In Monday’s Washington Post, Education Secretary Arne Duncan was confident that the Elementary and Secondary Education Act, now known as No Child Left Behind (NCLB), will be reauthorized this year, arguing that “few areas are more suited for bipartisan action than education reform.”

But Duncan should take a step back and note that there are wildly differing views on exactly how to approach the country’s largest federal education law.

It’s true that voices across the political spectrum and much of the public are dissatisfied with the NCLB status quo. But Duncan shouldn’t count on consensus about the solution just yet, especially not with a new Congress in town. A reauthorization process would provoke a major clash between two very different philosophies about the federal role in education.

As rumors of an NCLB reauthorization float around, the most important question is: What is the proper role of the federal government in education?

One view, held by Duncan and the Obama Administration, is that the federal government can and should play an increasingly large role in American schools. They may have concluded that NCLB is broken, but that doesn’t mean they think the federal role in education is fundamentally flawed.

While the Administration will likely use the language of transparency and flexibility to rally for their reauthorization plan, their current course sets a trajectory for more government involvement in local education.

From Duncan’s point of view, special interest groups such as the education unions should have a place at the bargaining table, despite the fact that they have shown little interest in or willingness to compromise on what’s best for children. Duncan also sees a role for the federal government in what children across the country learn in school and has put federal money behind national standards and tests that would shape curriculum in schools across the land. But such a move would do more to empower bureaucrats in Washington than those closest to children.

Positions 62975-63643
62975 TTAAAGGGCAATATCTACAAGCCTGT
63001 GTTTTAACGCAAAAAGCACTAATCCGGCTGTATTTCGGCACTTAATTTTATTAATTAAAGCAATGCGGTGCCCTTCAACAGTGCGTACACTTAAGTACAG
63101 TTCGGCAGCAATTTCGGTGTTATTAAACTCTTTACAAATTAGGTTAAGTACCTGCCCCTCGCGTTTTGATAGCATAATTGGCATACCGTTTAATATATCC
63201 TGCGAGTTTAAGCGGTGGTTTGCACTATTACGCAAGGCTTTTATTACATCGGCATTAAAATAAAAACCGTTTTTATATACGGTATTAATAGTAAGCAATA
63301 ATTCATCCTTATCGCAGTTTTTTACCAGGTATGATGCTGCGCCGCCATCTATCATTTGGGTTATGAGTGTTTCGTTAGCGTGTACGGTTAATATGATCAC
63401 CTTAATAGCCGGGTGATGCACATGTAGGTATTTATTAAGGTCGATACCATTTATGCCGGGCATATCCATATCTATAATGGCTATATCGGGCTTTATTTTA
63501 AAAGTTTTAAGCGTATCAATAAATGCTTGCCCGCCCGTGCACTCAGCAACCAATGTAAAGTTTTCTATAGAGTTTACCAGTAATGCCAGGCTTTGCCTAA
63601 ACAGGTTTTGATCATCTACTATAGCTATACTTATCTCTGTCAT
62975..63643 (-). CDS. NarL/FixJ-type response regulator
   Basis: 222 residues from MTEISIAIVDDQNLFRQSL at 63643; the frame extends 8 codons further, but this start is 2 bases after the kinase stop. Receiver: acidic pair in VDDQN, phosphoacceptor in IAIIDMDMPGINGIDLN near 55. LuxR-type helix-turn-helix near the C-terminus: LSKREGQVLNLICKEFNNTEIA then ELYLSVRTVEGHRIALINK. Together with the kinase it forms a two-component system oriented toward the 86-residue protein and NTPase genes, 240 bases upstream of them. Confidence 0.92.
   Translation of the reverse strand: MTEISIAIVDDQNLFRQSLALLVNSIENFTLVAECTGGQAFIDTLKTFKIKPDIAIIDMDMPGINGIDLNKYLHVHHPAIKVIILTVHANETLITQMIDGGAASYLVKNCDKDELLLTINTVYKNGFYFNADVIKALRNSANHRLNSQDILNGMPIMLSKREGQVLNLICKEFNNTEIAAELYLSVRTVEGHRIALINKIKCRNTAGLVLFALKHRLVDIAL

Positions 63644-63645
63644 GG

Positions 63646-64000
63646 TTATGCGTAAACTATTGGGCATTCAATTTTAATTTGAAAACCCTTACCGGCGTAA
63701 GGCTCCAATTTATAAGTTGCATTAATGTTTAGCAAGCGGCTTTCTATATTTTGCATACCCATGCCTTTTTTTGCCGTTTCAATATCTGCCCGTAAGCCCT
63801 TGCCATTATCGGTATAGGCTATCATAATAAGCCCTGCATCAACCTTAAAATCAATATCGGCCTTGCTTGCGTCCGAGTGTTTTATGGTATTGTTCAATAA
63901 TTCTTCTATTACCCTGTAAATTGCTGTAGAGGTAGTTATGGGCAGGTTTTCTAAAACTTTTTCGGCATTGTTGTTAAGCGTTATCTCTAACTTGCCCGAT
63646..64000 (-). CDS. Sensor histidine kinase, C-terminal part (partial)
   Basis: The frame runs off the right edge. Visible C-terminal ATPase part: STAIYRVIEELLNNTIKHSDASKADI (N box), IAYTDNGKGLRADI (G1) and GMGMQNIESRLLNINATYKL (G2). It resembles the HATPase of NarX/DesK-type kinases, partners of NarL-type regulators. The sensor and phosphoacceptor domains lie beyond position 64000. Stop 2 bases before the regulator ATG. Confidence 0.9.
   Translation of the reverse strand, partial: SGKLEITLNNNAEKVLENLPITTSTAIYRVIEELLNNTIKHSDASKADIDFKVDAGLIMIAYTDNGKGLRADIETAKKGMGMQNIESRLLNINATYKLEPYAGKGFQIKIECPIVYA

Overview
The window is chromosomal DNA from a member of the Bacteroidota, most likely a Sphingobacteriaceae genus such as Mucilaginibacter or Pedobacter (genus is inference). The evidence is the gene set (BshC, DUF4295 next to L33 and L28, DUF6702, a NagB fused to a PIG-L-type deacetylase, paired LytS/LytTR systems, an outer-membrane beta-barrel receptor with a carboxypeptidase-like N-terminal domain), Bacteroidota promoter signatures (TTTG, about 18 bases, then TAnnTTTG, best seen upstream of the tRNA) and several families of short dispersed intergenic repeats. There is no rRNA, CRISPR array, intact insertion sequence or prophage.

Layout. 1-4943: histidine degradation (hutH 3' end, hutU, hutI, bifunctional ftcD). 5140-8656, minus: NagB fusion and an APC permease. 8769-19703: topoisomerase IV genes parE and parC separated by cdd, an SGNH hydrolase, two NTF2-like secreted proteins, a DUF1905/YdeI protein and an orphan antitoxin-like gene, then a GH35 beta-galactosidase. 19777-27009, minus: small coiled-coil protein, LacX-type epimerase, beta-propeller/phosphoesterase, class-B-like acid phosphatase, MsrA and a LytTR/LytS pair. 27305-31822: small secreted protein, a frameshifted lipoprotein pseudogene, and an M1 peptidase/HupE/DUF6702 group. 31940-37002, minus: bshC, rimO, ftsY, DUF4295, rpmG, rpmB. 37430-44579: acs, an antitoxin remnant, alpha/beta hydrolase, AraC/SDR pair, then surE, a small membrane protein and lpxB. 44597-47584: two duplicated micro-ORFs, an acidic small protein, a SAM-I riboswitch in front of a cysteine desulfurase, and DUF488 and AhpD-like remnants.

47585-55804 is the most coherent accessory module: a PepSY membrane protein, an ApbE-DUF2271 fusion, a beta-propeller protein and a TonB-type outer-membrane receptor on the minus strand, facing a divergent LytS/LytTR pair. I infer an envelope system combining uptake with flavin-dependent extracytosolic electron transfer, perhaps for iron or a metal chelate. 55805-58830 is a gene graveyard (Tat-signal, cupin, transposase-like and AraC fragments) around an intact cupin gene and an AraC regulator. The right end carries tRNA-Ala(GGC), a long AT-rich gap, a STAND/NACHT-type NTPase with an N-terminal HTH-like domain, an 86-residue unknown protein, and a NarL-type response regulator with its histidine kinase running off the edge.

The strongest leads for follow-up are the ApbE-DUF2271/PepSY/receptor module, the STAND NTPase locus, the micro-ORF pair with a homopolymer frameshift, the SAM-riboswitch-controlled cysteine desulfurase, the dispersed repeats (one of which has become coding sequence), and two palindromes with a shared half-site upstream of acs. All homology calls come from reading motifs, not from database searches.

The Administration’s philosophical approach to education reform also includes more spending from Washington. This was evidenced by the nearly $100 billion the Department of Education received through the stimulus and the $10 billion public education “edujobs” bailout last year.

The second philosophy believes that in order to help American students realize their education potential, Washington needs to get out of the way and stop trying to act as the nation’s school board. And because educational authority is constitutionally reserved to the states, there is very little the federal government can do to improve local education. The federal government not only lacks the authority to manage local schools but also provides less than 10 percent of school funding, meaning Washington is ill-equipped to serve the diverse needs of 50 million school children across the country.

Restoring federalism in education means moving dollars and decision making out of Washington and putting it back in the hands of state and local leaders. Conservative leaders in Congress have suggested that this will be their approach.

In any debate over NCLB, policymakers should keep two guiding principles in mind:

  1. Washington-centric education reform has been tried for more than four decades and has failed. More money and more federal programs are not the answer to improving education. The United States spends more than $10,000 per pupil per year, and per-pupil expenditures have nearly tripled since 1970. Yet reading ability has stagnated, achievement gaps persist, and graduation rates have idled. Federal intervention has not improved America’s schools.
  2. It’s time for a fundamentally different approach to education reform, one that empowers those closest to students. Distant, unelected bureaucrats in Washington are the farthest from students, yet they create much of the red tape local schools have to deal with. Education reform should begin to restore federalism in education by allowing states to bypass federal bureaucracy and use their share of federal education funding to meet their students’ needs and to act as laboratories of reform and innovation.

There is an alternative to NCLB that would go a long way in achieving these conservative principles: the Academic Partnerships Lead Us to Success (A-PLUS) plan, introduced in various iterations in recent years. Such a proposal would promote greater state and local control in education by allowing states to consolidate funding from dozens of federal education programs, bypass all the red tape, and direct resources to the most pressing education needs among their students. The A-PLUS plan also requires accountability through state-level testing and transparency about results for parents and taxpayers.

If this Administration is truly interested in using the reauthorization of NCLB to improve American education, it should back up its talk about flexibility and transparency by allowing states to opt out of burdensome federal mandates and direct money to the education priorities that make the most sense for their students. Coupled with requirements for transparency about results, such flexibility would ensure that the needs of students—not the demands of education unions, special interest groups, Washington bean-counters, and bureaucrats—will be met. Such an agenda is likely to garner broad support.